Facebook’s War On Terrorism
As the largest social network, Facebook has the unenviable task of navigating carefully between keeping hateful messages and the promotion of terrorism removed from the service screens, but also to maintain free speech and privacy. It’s a problem that all social networks large and small encounter, but as Facebook is the largest social network it is at the forefront of this battle. Facebook has social responsibilities and holds great sway over large numbers of people.
Facebook has been at the centre of several high profile investigations and events. In 2015 it removed the profile of one of the San Bernardino shooters because it contained pro-ISIS content. This user was identified by an internal content monitoring system but Facebook has other tools, but unfortunately these are far from perfect. The families of three of the victims in the San Bernardino attack sued Facebook because the platform did not do enough to prevent the tragedy. A journalist from British newspaper, The Times, set up a fake terrorist profile earlier in 2017 and Facebook did not remove the information quickly enough.
Part of the responsibility lies with users, who need to report offensive user profiles. However, as Facebook has discovered, this simply isn’t enough. It seems that users click away from offensive material before they complain. Instead, Facebook is having to use different tactics and pieced together a team “focused on terrorist content and is helping promote ‘counter speech,’ or posts that aim to discredit militant groups like Islamic State” in early 2016.
Human intervention is one thing, but Facebook is also pushing into artificial intelligence (or AI) systems. AI has the advantage that it can scan through significantly more material than humans. Facebook is using AI to identify videos and pictures of terrorism by matching imagery to a database of existing content. This system moves to prevent the spread of this material. Facebook is refining and developing this artificial intelligence service by analysing post and comment text content in support of terrorism. The AI identifies suspicious posts so that further action may be taken, and will refine the technology over time. This includes the ability to identify related material and use this to identify wider circles of potentially pro-terrorist users.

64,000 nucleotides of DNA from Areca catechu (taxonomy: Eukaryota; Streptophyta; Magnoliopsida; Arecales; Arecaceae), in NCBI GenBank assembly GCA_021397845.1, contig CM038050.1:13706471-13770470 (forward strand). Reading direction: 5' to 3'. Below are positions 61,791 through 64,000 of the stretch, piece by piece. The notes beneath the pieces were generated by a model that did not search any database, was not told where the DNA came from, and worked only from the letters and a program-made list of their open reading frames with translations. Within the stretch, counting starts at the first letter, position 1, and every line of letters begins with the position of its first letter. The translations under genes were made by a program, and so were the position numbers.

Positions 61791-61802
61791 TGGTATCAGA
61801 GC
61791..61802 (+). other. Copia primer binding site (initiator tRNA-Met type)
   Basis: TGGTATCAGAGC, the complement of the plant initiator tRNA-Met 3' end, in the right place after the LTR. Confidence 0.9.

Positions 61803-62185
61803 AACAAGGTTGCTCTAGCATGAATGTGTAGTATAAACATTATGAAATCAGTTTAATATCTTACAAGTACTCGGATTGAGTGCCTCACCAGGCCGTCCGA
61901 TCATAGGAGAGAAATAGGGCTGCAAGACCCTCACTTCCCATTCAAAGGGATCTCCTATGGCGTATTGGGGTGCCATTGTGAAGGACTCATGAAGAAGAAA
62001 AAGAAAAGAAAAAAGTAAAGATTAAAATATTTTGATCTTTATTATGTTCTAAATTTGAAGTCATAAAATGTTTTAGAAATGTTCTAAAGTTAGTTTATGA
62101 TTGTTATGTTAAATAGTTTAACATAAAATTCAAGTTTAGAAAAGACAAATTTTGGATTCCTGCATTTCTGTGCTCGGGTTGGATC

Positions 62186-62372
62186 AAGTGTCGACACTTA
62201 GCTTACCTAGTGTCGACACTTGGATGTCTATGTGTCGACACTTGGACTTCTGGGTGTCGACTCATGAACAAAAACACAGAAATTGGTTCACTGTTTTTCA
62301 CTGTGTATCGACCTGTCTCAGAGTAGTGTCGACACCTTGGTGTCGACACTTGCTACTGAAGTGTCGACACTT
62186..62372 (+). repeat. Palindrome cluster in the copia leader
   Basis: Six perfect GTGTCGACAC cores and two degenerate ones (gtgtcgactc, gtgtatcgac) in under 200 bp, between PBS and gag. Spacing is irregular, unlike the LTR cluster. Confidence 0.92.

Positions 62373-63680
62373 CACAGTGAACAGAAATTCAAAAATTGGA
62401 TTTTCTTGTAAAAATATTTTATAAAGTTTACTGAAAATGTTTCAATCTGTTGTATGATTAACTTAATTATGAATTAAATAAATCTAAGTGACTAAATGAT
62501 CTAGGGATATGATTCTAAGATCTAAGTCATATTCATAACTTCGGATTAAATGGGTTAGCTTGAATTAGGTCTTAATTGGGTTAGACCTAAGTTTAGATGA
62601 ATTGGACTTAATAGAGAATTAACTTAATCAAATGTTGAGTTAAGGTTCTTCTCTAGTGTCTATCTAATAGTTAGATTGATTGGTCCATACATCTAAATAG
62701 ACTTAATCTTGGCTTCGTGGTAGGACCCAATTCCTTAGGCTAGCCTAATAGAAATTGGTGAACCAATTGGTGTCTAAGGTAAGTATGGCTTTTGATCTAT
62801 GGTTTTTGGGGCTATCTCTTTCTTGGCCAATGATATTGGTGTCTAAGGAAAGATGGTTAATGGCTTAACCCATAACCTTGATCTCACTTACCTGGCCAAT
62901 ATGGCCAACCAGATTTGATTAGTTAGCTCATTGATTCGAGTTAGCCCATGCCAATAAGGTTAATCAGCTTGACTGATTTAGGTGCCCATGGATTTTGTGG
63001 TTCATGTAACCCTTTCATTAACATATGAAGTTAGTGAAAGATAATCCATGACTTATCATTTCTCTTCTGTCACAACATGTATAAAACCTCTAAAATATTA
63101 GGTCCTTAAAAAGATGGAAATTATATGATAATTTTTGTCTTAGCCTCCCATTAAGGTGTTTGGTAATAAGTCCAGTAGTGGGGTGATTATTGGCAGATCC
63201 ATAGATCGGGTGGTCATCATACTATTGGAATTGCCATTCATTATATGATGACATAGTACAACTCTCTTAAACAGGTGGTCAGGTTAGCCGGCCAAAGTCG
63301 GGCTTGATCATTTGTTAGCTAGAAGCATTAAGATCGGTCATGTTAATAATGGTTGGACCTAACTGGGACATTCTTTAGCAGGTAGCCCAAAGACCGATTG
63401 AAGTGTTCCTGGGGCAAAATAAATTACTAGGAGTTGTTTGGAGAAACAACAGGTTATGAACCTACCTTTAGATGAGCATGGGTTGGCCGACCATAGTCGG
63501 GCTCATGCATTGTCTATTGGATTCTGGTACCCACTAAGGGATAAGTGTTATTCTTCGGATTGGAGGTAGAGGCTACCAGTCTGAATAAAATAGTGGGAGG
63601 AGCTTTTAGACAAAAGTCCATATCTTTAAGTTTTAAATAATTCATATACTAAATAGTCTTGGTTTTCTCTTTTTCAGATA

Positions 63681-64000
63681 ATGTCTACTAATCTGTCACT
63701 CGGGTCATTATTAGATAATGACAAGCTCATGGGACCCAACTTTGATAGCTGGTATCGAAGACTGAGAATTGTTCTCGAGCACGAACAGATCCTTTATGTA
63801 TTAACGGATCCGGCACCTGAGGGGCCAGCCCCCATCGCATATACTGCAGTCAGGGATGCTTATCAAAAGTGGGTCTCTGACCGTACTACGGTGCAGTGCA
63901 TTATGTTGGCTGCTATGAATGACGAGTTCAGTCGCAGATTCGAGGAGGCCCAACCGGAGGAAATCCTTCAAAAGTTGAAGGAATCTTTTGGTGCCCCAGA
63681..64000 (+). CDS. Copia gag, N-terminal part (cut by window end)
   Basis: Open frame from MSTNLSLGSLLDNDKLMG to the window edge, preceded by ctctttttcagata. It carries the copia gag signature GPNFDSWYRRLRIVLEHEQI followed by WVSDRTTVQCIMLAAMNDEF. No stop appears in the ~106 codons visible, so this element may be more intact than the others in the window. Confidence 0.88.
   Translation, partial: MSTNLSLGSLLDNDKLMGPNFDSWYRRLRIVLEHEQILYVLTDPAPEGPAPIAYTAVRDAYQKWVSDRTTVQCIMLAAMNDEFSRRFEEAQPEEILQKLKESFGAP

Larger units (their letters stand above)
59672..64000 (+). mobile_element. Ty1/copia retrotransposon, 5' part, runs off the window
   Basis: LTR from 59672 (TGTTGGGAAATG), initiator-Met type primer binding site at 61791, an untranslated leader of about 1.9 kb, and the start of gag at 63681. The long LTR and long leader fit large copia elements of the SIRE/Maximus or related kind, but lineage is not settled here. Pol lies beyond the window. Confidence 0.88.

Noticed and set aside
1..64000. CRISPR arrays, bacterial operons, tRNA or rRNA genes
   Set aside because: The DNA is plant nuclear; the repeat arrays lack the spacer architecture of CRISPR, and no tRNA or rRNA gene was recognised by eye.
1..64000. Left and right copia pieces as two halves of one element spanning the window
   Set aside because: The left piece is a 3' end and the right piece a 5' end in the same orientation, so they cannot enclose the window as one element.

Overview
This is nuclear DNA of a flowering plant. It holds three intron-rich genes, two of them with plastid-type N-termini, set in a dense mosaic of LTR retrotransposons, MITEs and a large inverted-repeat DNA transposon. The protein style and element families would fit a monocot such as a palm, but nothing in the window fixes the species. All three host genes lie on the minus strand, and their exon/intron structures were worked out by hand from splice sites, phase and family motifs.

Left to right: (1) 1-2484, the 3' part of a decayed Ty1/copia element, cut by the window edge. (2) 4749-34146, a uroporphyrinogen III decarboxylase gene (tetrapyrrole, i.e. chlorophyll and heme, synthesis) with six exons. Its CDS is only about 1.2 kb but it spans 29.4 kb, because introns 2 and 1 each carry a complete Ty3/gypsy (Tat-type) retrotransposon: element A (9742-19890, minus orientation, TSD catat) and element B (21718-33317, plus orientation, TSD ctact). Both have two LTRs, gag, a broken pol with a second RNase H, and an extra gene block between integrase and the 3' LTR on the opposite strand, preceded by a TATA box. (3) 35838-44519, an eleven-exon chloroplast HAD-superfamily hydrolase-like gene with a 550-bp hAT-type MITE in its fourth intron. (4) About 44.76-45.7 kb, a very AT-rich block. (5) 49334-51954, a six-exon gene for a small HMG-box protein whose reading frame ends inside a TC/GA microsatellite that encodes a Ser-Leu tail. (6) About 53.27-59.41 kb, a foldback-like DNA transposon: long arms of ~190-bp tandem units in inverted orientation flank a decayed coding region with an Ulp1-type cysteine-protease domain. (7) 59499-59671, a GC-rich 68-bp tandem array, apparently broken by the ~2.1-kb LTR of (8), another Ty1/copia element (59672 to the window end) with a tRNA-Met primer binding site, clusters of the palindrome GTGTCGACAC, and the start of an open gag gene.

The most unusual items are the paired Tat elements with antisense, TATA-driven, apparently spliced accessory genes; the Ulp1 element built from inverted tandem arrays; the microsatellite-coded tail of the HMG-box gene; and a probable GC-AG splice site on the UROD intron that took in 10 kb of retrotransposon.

On a similar note, Facebook is also working on a means of identifying banned users who have created a new account. The idea here is that Facebook can stop these banned users before they are able to continue spreading their same message.
Facebook is not alone in this battle. The US government has engaged with technology companies to talk about what the company can do. We know that Apple, Facebook, Google, and Twitter have met with the White House and the intention is for companies to collaborate. Facebook is also working with Microsoft, Twitter and YouTube to build a collective database in order to help detect terrorist organisations. As large as these individual companies are, it seems that combining efforts is the answer.
SOURCE [The Next Web]